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Front Neuroanat. 2009 Jul 2;3:9. doi: 10.3389/neuro.05.009.2009. eCollection 2009.

Linking white and grey matter in schizophrenia: oligodendrocyte and neuron pathology in the prefrontal cortex.

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1
Department of Neuroscience, Mount Sinai School of Medicine New York, NY, USA.

Abstract

Neuronal circuitry relies to a large extent on the presence of functional myelin produced in the brain by oligodendrocytes. Schizophrenia has been proposed to arise partly from altered brain connectivity. Brain imaging and neuropathologic studies have revealed changes in white matter and reduction in myelin content in patients with schizophrenia. In particular, alterations in the directionality and alignment of axons have been documented in schizophrenia. Moreover, the expression levels of several myelin-related genes are decreased in postmortem brains obtained from patients with schizophrenia. These findings have led to the formulation of the oligodendrocyte/myelin dysfunction hypothesis of schizophrenia. In this review, we present a brief overview of the neuropathologic findings obtained on white matter and oligodendrocyte status observed in schizophrenia patients, and relate these changes to the processes of brain maturation and myelination. We also review recent data on oligodendrocyte/myelin genes, and present some recent mouse models of myelin deficiencies. The use of transgenic and mutant animal models offers a unique opportunity to analyze oligodendrocyte and neuronal changes that may have a clinical impact. Lastly, we present some recent morphological findings supporting possible causal involvement of white and grey matter abnormalities, in the aim of determining the morphologic characteristics of the circuits whose alteration leads to the cortical dysfunction that possibly underlies the pathogenesis of schizophrenia.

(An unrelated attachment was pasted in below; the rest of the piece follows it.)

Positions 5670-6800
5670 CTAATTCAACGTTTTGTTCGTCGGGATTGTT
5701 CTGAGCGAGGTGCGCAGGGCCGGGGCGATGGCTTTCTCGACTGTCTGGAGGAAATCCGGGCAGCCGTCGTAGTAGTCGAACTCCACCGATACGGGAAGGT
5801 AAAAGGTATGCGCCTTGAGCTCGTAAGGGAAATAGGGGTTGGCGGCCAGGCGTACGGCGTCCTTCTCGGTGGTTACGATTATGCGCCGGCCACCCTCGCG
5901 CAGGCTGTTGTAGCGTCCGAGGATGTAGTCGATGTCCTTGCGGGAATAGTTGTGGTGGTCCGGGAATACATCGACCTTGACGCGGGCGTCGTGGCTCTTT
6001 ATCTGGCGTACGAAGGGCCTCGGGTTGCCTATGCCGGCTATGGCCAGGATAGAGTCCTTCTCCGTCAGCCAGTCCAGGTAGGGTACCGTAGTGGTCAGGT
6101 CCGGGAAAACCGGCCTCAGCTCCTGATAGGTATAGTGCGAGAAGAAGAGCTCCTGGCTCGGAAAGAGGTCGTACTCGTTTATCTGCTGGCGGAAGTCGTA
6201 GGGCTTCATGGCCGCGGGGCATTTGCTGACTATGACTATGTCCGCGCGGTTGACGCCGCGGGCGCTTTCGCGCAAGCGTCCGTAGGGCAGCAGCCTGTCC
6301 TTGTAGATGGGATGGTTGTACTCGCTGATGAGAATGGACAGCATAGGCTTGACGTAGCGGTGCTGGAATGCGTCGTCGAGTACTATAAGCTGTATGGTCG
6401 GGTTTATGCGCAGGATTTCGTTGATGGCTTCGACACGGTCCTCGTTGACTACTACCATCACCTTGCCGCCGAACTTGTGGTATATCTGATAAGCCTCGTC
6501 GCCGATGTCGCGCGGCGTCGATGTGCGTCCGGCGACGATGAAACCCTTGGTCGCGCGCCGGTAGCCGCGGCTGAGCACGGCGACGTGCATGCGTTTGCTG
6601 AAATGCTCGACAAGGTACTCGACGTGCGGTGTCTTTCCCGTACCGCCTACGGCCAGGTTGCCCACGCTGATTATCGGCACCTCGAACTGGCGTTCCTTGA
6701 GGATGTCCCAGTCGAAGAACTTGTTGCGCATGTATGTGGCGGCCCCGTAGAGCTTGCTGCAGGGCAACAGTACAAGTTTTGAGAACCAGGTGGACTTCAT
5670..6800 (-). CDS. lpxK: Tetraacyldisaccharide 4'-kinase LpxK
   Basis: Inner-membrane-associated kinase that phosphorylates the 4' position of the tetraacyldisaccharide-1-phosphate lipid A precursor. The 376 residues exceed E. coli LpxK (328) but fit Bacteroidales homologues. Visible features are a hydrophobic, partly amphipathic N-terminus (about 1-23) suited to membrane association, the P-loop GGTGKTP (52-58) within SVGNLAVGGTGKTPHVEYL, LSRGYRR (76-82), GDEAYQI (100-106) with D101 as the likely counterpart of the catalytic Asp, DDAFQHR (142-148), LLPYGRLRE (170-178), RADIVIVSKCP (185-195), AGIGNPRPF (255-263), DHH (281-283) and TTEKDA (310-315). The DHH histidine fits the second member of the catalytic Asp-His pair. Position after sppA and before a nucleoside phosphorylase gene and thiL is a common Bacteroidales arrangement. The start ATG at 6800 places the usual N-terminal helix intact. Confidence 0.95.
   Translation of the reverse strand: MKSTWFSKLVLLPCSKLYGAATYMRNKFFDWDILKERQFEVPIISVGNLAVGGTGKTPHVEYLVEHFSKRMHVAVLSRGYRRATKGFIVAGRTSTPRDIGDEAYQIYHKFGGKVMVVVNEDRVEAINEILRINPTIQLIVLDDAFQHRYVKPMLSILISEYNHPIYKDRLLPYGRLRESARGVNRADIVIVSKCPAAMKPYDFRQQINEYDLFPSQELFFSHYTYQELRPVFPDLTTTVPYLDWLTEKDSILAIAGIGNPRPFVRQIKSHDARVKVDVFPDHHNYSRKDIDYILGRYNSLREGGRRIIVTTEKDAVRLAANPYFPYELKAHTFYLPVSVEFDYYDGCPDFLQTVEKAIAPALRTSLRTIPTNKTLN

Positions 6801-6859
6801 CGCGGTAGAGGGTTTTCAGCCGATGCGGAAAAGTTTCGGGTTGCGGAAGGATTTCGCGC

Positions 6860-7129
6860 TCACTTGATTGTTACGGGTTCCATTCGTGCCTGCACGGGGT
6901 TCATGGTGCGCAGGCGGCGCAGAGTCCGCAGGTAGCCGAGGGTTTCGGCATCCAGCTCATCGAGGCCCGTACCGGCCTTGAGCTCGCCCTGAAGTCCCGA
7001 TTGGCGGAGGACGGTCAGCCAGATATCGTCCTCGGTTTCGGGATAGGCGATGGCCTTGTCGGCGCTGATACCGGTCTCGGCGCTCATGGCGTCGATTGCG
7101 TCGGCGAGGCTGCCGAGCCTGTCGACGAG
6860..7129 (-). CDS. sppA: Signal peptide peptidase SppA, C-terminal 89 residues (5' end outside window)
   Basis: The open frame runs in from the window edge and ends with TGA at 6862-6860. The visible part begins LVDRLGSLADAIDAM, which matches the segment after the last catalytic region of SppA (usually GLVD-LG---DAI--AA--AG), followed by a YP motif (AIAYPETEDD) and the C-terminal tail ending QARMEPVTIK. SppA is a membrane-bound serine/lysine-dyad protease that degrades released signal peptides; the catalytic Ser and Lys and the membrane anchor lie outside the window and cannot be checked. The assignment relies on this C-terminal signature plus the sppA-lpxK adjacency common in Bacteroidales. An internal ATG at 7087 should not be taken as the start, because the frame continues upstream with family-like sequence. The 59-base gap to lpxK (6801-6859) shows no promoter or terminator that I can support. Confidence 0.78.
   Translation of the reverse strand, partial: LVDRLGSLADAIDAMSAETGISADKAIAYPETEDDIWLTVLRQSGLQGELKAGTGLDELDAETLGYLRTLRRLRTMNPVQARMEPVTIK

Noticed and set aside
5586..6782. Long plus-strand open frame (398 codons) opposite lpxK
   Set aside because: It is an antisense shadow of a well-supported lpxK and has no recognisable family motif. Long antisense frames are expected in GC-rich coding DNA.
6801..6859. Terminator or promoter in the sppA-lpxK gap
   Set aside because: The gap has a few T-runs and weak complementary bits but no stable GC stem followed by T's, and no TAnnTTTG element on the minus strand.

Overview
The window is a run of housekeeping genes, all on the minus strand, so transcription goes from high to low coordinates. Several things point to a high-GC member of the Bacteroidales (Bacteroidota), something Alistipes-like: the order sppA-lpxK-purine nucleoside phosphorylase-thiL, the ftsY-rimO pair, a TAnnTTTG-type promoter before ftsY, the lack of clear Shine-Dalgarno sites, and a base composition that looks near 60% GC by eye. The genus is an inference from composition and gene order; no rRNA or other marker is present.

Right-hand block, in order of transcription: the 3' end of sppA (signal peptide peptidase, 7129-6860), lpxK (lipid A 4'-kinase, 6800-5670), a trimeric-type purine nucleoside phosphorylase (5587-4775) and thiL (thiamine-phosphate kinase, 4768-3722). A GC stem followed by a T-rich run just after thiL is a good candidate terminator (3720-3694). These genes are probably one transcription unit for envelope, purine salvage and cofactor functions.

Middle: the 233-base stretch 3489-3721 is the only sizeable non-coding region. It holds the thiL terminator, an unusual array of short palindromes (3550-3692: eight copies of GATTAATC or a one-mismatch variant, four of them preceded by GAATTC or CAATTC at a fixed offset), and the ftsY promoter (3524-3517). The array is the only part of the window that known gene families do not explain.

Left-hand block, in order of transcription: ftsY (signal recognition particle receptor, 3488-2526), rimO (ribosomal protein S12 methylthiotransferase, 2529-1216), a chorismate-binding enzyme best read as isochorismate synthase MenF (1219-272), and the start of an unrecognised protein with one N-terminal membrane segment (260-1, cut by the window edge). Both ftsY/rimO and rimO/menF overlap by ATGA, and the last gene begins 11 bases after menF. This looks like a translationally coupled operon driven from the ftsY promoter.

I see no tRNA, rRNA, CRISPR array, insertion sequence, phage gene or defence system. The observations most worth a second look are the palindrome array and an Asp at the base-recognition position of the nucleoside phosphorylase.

KEYWORDS:

anterior cingulate cortex; cingulum bundle; development; myelin; myelin-related genes

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